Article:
Conservative investors should therefore take a slightly longer-term view and consider funds such as the Ninety One Global Multi-Asset Income Fund. The fund targets an attractive, resilient yield of around 4% per annum, as a significant part of the overall return. This higher yield reduces the dependency of returns on generating large capital gains, and the associated volatility. The defensive income anchor has also meant that since inception in July 2013, the fund has not delivered a negative calendar year return.

In an article,4 co-portfolio managers John Stopford and Jason Borbora-Sheen said: “Given the importance of income [as a dominant driver of most asset class returns over the long run], the decline in yields, [as evidenced in Figure 1], on most asset classes since the Global Financial Crisis, and the further fall during the COVID-19 crisis, appears to bode ill for conservative investors.” The good news, however, is that the managers are still finding attractive opportunities across a range of asset markets and securities.

Source: Bloomberg, BofAML, yields as at 31 August 2011 and 31 August 2021. 1 month deposit rates for cash; 10yr Government bonds – generic sovereign yields; investment grade bonds: BofAML Sterling Corporate & Collateralised All Stocks Index; BofAML US Corporate Index; BofAML Euro Corporate & Pfandbrief Index; BofAML Japan Corporate Index; High yield bonds: BofAML Asian Dollar High Yield Corporate Index; BofAML US High Yield Index; BofAML Sterling High Yield Index; BofAML Euro High Yield Index; Emerging market bonds: JP Morgan GBI-EM Global Diversified Index; JP Morgan EMBI Global Diversified Blended Index; JP Morgan CEMBI Diversified Broad Composite Index; equity indices as stated. For further information on indices, please see the Important Information section.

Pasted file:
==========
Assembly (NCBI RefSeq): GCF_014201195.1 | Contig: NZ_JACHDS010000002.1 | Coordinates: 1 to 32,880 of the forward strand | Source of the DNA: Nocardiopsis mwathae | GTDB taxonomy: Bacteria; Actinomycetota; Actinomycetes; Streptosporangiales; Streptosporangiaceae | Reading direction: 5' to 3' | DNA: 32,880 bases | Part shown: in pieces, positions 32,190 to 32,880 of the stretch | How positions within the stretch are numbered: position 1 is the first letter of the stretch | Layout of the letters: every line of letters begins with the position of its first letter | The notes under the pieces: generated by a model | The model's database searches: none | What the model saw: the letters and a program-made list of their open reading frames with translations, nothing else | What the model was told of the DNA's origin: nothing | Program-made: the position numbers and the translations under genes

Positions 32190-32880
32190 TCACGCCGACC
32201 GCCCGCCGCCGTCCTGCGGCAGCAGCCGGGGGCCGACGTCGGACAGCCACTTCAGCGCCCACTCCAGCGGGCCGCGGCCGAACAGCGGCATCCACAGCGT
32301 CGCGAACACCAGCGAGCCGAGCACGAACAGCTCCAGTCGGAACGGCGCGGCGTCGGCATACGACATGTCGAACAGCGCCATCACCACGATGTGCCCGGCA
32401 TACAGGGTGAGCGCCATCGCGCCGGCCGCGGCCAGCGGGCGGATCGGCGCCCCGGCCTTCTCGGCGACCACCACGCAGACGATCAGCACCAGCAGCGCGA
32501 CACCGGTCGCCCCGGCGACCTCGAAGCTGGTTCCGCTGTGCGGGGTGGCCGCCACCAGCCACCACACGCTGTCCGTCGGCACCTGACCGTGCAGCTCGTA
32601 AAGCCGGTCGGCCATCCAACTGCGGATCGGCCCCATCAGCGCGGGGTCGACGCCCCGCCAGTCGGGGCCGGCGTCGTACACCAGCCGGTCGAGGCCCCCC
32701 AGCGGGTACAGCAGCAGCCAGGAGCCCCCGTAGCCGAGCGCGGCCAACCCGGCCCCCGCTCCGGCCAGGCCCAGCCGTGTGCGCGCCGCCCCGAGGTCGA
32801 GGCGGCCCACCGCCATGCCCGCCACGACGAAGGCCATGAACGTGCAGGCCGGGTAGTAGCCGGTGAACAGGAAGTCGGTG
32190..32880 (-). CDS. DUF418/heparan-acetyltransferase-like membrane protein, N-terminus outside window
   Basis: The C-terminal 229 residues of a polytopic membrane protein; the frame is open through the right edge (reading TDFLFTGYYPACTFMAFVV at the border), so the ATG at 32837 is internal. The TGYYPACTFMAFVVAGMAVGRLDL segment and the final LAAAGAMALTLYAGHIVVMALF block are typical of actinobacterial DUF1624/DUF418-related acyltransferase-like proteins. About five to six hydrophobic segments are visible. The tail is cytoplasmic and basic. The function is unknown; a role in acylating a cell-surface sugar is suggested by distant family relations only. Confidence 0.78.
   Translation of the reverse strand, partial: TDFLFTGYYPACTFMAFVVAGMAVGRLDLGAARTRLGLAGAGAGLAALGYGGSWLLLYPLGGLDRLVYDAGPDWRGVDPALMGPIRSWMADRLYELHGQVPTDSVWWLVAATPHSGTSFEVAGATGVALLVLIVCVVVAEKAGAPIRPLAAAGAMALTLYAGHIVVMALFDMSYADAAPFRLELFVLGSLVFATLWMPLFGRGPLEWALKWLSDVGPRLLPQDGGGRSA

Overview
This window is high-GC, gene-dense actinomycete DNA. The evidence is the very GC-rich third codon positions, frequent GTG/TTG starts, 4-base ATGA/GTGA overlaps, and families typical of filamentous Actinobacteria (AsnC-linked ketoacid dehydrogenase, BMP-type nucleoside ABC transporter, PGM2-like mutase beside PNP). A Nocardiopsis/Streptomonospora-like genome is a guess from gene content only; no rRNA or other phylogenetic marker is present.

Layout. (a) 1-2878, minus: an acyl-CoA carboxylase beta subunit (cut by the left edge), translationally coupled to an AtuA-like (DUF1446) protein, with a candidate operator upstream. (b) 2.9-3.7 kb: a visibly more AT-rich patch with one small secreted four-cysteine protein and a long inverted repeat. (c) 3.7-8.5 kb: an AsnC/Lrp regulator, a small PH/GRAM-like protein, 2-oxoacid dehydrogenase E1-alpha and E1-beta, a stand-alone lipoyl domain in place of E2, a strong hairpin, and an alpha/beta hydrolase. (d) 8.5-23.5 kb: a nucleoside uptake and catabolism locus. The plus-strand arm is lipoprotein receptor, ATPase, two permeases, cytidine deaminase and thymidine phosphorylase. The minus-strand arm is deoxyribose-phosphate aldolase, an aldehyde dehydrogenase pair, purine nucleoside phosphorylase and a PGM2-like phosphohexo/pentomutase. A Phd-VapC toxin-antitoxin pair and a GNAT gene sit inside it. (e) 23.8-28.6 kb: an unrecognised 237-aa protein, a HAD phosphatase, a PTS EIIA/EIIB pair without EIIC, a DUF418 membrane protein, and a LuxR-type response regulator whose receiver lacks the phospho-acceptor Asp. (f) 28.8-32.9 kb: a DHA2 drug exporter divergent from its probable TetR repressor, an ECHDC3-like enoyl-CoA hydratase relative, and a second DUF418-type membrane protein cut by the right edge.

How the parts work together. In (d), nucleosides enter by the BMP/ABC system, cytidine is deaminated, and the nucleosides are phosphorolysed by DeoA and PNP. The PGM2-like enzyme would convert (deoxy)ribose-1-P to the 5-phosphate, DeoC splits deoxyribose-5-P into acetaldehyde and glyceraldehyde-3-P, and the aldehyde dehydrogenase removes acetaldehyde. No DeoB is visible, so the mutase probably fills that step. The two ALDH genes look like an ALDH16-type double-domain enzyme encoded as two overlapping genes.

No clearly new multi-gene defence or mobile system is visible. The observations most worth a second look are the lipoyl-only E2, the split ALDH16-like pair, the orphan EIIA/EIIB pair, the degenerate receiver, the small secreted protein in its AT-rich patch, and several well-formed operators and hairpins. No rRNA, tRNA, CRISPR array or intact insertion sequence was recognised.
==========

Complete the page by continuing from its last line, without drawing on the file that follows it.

It is these attractive opportunities that make their way into the fund. The managers are, however, selective in what to own and what to avoid, as the highest-yielding assets are often compromised and can deliver disappointing returns with significant risks. Better returns for less risk can generally be found in moderately high-yielding securities, where the yields are properly underpinned by resilient excess cash flows.

3. Global equity markets have run hard, now what?

While global equity markets appear expensive when looking at broad market indices, we believe that there are still unique opportunities for active stock pickers, as captured in the Ninety One Global Franchise Fund.

We believe that our Quality capability’s purist approach to quality investing is well suited to current conditions and for the uncertain times ahead. The team is solely focused on identifying attractively valued best-of-breed “franchise” companies with the following key attributes:

  • Hard-to-replicate enduring competitive advantages, for example, ASML (EUV lithography, DUV lithography)
  • Dominant market positions in stable growing industries, for example, Estée Lauder (brands include Estée Lauder, Bobbi Brown, Clinique and MAC)
  • Low sensitivity to the economic and market cycles, for example, Nestlé (brands include Gerber, Nescafé, Maggi, Nespresso, Purina)
  • Healthy balance sheets and low capital intensity, for example, Verisign (.com, .net)
  • Sustainable cash generation and effective capital allocation, for example, Visa

The result is a high conviction, concentrated portfolio of currently only 27 stocks. There is also very little overlap with the Top 50 MSCI ACWI stocks – only eight are included in Global Franchise and only two of these are in in the top ten holdings (Microsoft and Johnson & Johnson). In fact, the fund’s active share5 is 93%, meaning that the fund is highly differentiated from the MSCI ACWI and so is likely to also be very different from many other global funds, especially passive index funds.

Importantly, the companies in the Ninety One Global Franchise Fund are still generating far superior returns on capital, but are valued at a discount to the broader market.

Source: FactSet, Ninety One, 31 August 2021. *Index: MSCI AC World NDR (pre Oct-11, MSCI World NDR). The portfolio may change significantly over a short period of time. The above reflects the portfolio characteristics reweighted excluding cash and cash equivalents. Inception date: 30 April 2007. For further information on indices, please see the Important Information section.

Conclusion